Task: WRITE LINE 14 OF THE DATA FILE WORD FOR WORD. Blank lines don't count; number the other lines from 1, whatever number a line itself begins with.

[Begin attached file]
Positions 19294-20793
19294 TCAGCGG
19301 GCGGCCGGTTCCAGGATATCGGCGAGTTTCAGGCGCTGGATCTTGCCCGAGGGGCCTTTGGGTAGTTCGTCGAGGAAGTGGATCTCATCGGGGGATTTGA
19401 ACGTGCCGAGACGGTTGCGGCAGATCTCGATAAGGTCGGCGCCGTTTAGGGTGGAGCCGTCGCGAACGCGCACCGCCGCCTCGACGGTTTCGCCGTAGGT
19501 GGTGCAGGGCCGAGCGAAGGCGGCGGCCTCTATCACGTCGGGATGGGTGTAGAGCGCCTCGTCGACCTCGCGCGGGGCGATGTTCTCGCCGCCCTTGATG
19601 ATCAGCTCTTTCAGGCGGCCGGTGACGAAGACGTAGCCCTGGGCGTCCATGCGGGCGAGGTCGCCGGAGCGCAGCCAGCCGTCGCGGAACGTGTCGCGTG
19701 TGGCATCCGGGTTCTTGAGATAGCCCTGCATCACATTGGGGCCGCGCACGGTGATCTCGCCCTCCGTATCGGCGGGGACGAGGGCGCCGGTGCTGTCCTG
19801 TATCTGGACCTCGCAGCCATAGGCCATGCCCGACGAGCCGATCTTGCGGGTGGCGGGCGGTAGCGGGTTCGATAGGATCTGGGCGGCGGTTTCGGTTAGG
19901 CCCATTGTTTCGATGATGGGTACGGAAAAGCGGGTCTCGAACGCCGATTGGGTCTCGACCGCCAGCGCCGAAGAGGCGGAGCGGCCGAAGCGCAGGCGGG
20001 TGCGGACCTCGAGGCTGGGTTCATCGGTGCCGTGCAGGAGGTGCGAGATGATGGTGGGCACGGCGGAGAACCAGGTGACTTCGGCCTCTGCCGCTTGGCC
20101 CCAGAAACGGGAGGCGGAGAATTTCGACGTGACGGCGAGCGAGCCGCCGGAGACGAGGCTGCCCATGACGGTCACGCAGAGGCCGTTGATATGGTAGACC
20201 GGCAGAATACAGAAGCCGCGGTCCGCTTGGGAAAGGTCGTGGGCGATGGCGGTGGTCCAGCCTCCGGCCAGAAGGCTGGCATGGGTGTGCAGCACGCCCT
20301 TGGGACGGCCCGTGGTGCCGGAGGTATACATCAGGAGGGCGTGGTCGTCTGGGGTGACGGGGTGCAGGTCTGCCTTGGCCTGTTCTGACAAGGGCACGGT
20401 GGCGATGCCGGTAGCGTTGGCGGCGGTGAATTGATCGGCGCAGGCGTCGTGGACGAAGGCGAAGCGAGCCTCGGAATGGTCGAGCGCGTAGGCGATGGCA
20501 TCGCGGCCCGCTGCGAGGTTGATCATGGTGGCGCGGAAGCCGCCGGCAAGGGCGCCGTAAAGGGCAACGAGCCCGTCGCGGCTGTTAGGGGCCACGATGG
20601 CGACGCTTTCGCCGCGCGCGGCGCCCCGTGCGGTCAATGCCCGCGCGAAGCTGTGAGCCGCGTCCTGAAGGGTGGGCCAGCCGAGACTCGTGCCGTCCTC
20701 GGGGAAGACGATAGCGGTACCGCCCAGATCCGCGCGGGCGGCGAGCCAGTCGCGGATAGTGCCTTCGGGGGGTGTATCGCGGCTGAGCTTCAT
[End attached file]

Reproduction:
20401 GGCGATGCCGGTAGCGTTGGCGGCGGTGAATTGATCGGCGCAGGCGTCGTGGACGAAGGCGAAGCGAGCCTCGGAATGGTCGAGCGCGTAGGCGATGGCA